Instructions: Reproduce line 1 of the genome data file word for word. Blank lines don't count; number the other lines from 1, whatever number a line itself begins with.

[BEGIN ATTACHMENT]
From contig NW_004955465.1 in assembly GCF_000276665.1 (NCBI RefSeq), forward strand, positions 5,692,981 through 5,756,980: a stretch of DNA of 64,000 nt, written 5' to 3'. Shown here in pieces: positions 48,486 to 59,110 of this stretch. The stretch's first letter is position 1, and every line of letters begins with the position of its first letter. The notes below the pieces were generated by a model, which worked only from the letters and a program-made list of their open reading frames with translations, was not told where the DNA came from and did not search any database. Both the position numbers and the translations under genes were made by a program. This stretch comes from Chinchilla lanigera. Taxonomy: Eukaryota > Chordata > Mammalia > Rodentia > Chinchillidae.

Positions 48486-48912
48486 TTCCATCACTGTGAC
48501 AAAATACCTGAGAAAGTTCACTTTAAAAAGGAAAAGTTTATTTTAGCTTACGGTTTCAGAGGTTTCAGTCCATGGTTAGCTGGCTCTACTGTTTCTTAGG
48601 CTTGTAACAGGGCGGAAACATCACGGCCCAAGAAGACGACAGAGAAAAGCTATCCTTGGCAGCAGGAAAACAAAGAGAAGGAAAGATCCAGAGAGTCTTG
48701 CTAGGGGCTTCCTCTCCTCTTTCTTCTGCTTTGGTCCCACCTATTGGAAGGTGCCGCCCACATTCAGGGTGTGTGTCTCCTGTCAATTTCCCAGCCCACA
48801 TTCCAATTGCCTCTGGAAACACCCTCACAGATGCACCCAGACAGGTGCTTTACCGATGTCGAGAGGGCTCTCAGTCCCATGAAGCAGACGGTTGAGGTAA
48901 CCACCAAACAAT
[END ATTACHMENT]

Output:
From contig NW_004955465.1 in assembly GCF_000276665.1 (NCBI RefSeq), forward strand, positions 5,692,981 through 5,756,980: a stretch of DNA of 64,000 nt, written 5' to 3'. Shown here in pieces: positions 48,486 to 59,110 of this stretch. The stretch's first letter is position 1, and every line of letters begins with the position of its first letter. The notes below the pieces were generated by a model, which worked only from the letters and a program-made list of their open reading frames with translations, was not told where the DNA came from and did not search any database. Both the position numbers and the translations under genes were made by a program. This stretch comes from Chinchilla lanigera. Taxonomy: Eukaryota > Chordata > Mammalia > Rodentia > Chinchillidae.